274

I'm trying to force the "portrait" mode for my application because my application is absolutely not designed for the "landscape" mode.

After reading some forums, I added these lines in my manifest file:

<application 
  android:debuggable="true"
  android:icon="@drawable/icon" 
  android:label="@string/app_name"
  android:screenOrientation="portrait">

But it doesn't work on my device (HTC Desire). It switches from "portrait" lo "landscape", ignoring the lines from the manifest file.

After more forums reading, I tried to add this in my manifest file:

<application 
  android:debuggable="true"
  android:icon="@drawable/icon" 
  android:label="@string/app_name"
  android:configChanges="orientation"       
  android:screenOrientation="portrait">

and this function in my activity class:

public void onConfigurationChanged(Configuration newConfig)
{
    super.onConfigurationChanged(newConfig);
    setRequestedOrientation(ActivityInfo.SCREEN_ORIENTATION_PORTRAIT);
}

But again, no luck.

11 Answers 11

501

Don't apply the orientation to the application element, instead you should apply the attribute to the activity element, and you must also set configChanges as noted below.

Example:

<activity
   android:screenOrientation="portrait"
   android:configChanges="orientation|keyboardHidden">
</activity>

This is applied in the manifest file AndroidManifest.xml.

  • 22
    What's the configChanges for? – Dror Oct 23 '12 at 20:05
  • 63
    @Orchestrator, configChanges means that the configuration change is handled by the activity itself. Without it, the activity will be restarted if there is an orientation change. You might ask, if you've specified that the orientation is "portrait" how would it ever change? It can change if you launch another activity that alters the orientation, then that new activity exits, returning you back to your activity. For example, the default image capture intent on the Samsung Galaxy S3 does that in certain orientations. – Gordon McCreight Jan 8 '13 at 0:12
  • 2
    @GordonMcCreight , Can you please explain this with a real example " You might ask, if you've specified that the orientation is "portrait" how would it ever change? It can change if you launch another activity that alters the orientation, then that new activity exits, returning you back to your activity." – Tushar Pandey Sep 1 '13 at 16:12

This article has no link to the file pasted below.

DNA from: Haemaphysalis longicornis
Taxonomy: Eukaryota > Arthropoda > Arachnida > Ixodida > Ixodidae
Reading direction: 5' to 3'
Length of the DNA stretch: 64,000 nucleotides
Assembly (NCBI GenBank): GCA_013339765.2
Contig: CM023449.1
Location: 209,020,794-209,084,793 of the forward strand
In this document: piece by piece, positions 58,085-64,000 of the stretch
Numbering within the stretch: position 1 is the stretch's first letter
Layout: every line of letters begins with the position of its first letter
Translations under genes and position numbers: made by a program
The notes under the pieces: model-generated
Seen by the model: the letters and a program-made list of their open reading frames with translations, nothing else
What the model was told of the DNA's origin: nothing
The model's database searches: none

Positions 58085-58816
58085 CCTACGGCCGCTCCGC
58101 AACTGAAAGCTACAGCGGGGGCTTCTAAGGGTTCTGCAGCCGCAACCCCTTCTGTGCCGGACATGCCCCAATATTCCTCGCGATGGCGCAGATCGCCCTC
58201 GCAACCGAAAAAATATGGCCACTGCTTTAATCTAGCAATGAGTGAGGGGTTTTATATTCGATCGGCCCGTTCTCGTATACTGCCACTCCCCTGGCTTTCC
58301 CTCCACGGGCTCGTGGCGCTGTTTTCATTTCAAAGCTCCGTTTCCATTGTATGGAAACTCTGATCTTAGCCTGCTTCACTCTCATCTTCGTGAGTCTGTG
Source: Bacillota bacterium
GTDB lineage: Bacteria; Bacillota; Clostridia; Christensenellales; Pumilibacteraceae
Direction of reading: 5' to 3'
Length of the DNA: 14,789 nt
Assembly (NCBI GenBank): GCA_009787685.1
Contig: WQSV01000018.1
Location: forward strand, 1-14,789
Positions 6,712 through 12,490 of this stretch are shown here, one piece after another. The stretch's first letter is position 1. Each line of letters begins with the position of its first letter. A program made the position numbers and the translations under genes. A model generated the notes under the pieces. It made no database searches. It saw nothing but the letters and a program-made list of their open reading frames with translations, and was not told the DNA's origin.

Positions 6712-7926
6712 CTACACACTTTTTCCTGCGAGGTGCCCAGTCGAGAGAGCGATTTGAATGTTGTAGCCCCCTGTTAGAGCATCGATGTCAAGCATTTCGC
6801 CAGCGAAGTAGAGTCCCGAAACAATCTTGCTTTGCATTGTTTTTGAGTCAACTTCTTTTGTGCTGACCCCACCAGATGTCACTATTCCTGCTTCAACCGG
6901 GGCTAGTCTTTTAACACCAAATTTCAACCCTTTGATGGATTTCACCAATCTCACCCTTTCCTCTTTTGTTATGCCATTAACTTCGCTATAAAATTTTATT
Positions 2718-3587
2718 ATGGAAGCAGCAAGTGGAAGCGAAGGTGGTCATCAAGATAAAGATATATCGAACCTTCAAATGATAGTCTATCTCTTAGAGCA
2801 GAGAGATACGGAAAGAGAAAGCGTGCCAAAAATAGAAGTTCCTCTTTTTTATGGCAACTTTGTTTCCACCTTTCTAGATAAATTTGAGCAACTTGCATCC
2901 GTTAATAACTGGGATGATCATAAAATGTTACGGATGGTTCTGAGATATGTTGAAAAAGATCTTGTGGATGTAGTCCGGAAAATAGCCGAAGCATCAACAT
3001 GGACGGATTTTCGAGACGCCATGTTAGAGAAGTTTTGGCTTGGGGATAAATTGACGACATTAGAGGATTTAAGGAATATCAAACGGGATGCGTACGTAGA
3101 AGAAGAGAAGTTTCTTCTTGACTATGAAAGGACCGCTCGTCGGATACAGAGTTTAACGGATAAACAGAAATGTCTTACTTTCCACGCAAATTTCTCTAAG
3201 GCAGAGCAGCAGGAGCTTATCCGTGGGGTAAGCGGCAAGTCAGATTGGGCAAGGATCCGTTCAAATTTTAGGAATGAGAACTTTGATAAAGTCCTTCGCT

• 3
    Sure thing, @TusharPandey. If I recall correctly, the one place this caused us grief was was when our activity launched the default image capture intent on the Samsung Galaxy S3. Basically, we just wanted to take a picture and get the results. However, when the camera intent returned, it caused an orientation change that wiped out the state in our activity, since we didn't believe we needed to protect against that (given that our entire app was only ever in "portrait" orientation). How and why the Galaxy S3 does this is beyond my (admittedly limited) understanding. – Gordon McCreight Sep 2 '13 at 23:08
  • 8
    Why is "keyboardHidden" included? – gonzobrains May 30 '14 at 1:07
22

Note that

android:screenOrientation="portrait"     
android:configChanges="orientation|keyboardHidden"

is added in the manifest file - where the activity is defined.

12

I think android:screenOrientation="portrait" can be used for individual activities. So use that attribute in <activity> tag like :

<activity android:name=".<Activity Name>"
    android:label="@string/app_name" 
    android:screenOrientation="portrait">
   ...         
</activity>
9

If you are having a lot activity like mine, in your application Or if you dont want to enter the code for each activity tag in manifest you can do this .

in your Application Base class you will get a lifecycle callback

so basically what happens in for each activity when creating the on create in Application Class get triggered here is the code ..

public class MyApplication extends Application{

@Override
    public void onCreate() {
        super.onCreate();  

  registerActivityLifecycleCallbacks(new ActivityLifecycleCallbacks() {
            @Override
            public void onActivityCreated(Activity activity, Bundle bundle) {
                activity.setRequestedOrientation(
                        ActivityInfo.SCREEN_ORIENTATION_PORTRAIT);


// for each activity this function is called and so it is set to portrait mode


            }

            @Override
            public void onActivityStarted(Activity activity) {

            }

            @Override
            public void onActivityResumed(Activity activity) {

            }

            @Override
            public void onActivityPaused(Activity activity) {

            }

            @Override
            public void onActivityStopped(Activity activity) {

            }

            @Override
            public void onActivitySaveInstanceState(Activity activity, Bundle bundle) {

            }

            @Override
            public void onActivityDestroyed(Activity activity) {

            }
        });
}

i hope this helps.

6

Set force Portrait or Landscape mode, Add lines respectively.

Import below line:

import android.content.pm.ActivityInfo;